You can then make your own content using the same formula, but make it better optimized or more comprehensive.

    This fun little game is a proven strategy used by most SEO strategists today.

    3. Incorporate Target Keywords On Your Website

    Once you’ve identified some target keywords, you should start including those keywords on your site.

    Where, you ask?

    • On landing pages
    • Embedded in documentation
    • Within content such as articles and blog posts
    • In titles, descriptions, and categories for products you sell

    Start by adding your strongest keywords to your site’s title and tagline. You can do this in WordPress by navigating to Settings > General.

    Under "General Settings," empty field boxes for "Site Title" and "Tagline" with microcopy explaining the function.

    A good format to use here is:

    • Site Title: [Name of your site] + [Brief description using target keywords]
    • Tagline: [Longer pitch including more target keywords]

    An important caveat: this is best done just after launching your website. In fact, that’s the ideal time to make SEO decisions about your domain, title, and tagline.

    If you’ve got an established site, proceed carefully with rebranding. You’ve likely already built a following and should avoid whiplashing your visitors with sudden changes. If you’re still looking to boost your SEO (and every website should be), focus on adding your keywords in other places.

    Next, add customized keywords to your headers and sliders. Make sure to add descriptive alt text for every image, and also put some effort into writing meta descriptions for every blog post.

    Finally, add optimized keywords to individual posts and pages. Try to add targeted keywords at the beginning of each blog post in a natural way — like casually dropping something into a conversation. SEO-specific plugins like Yoast can help you here.

    Related Article

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    4. Analyze Your Efforts

    How do you know if your keywords are making a difference? You can answer that question by tapping into Google Search Console and Google Analytics.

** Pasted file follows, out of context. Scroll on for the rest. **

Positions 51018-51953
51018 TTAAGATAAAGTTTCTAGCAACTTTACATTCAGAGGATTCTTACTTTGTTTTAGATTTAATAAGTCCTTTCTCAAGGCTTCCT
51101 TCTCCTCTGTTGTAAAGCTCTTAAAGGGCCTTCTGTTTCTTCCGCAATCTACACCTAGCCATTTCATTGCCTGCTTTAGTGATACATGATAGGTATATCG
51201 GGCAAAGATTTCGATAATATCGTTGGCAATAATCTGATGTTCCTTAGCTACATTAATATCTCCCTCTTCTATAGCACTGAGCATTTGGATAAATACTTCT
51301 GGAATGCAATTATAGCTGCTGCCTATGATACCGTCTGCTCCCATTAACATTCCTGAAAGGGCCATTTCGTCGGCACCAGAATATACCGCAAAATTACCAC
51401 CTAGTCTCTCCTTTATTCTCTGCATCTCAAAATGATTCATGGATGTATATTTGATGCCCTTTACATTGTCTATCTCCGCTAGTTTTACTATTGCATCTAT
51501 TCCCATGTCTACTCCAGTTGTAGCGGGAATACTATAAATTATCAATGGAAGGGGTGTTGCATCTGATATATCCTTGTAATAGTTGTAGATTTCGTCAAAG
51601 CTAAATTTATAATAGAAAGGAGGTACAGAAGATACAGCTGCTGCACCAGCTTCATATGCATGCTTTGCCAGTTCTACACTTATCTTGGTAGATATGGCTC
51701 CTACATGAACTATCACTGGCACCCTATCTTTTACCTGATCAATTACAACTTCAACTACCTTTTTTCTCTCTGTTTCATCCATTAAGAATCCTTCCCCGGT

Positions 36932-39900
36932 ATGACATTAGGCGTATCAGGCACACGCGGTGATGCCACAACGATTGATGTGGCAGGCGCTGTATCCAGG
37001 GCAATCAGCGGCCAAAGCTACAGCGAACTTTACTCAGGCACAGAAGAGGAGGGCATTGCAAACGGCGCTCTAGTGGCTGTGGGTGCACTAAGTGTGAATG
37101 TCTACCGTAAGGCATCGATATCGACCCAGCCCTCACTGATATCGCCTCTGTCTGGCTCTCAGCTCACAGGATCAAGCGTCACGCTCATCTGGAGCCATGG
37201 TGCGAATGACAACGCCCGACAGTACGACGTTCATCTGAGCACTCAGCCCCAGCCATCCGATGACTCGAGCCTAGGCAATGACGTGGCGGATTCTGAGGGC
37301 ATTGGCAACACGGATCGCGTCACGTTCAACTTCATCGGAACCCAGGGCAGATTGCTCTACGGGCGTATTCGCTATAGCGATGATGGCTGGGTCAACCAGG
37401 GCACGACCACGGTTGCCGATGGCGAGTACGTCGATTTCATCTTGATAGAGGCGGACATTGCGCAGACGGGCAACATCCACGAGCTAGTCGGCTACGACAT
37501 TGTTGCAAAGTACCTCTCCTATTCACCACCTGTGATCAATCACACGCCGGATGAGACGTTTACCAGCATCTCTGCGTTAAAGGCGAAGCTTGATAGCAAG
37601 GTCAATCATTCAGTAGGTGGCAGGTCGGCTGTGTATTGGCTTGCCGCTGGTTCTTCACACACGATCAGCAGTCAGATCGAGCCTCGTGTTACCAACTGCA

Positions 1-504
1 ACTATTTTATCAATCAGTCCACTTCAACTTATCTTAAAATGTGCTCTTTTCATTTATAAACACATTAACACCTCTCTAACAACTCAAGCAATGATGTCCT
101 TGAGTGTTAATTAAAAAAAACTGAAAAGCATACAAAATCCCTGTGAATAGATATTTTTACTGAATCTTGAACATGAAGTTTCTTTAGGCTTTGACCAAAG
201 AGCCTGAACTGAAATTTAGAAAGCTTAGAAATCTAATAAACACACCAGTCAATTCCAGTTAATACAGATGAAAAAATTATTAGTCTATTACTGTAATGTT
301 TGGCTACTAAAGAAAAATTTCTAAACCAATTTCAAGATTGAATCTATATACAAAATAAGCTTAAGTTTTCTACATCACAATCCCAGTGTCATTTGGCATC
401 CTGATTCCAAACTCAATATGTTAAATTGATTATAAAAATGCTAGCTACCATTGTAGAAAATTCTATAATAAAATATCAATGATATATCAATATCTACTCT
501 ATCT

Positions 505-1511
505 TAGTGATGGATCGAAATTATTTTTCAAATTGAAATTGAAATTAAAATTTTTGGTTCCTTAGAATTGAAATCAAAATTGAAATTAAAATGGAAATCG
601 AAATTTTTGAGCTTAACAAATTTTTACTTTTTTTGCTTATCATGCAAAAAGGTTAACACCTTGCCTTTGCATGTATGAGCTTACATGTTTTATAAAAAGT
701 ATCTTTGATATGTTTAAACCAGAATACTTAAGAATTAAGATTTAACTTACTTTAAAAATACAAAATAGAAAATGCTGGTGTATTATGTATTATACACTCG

These tools allow you to track analytics and user engagement from your keyword implementation. The results can help you adjust your strategy as necessary.

    Google Search Console helps you understand and improve how Google sees your site. The tool gives you an overview of search and site performance, helping you to check your indexing status and optimize the visibility of your website.

    The Coverage section is particularly important because it shows which pages on your site Google can and can’t index. This can help you identify technical issues that need to be resolved to earn better search rankings.

    While Google Search Console provides a general SEO health check, Google Analytics looks at the performance of your site, including:

    • The number of visitors to your site
    • Where visitors are coming from
    • How much time they spend on your site
    • What devices they’re using

    Just as importantly, you can use Google Analytics to identify which channels bring visitors to your site (under the Acquisition tab). This data can help you gain a better understanding of your audience and develop valuable content ideas.

    Understanding analytics can take some time. However, utilizing Google’s free tools to improve upon even the smallest aspects of your site can boost your website’s visibility in search engines.

    Keep on workin’!

    Learn More About SEO

    Want to dive deeper into keyword research and SEO strategy? Here are some guides that will float your boat!

    Searching High, Not Low

    Strong SEO strategies begin with smart keyword research. Targeting the right keywords and including them on your site can help you attract more traffic and build authority by providing visitors with what they’re looking for.

    When potential customers and subscribers find you, your site should wow them. With our award-winning services, DreamHost can help take your website to the next level.

    All our hosting plans include unlimited traffic, free SSL security, fast storage, and one-click installers. And if you need help? Our team of experts is on hand 24/7!

    Check out our web hosting solutions today to see the difference for yourself!

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    SEO leader and content marketer, Brian is DreamHost’s Director of SEO. Based in Chicago, Brian enjoys the local health food scene (deep dish pizza, Italian beef sandwiches) and famous year-round warm weather. Follow Brian on LinkedIn.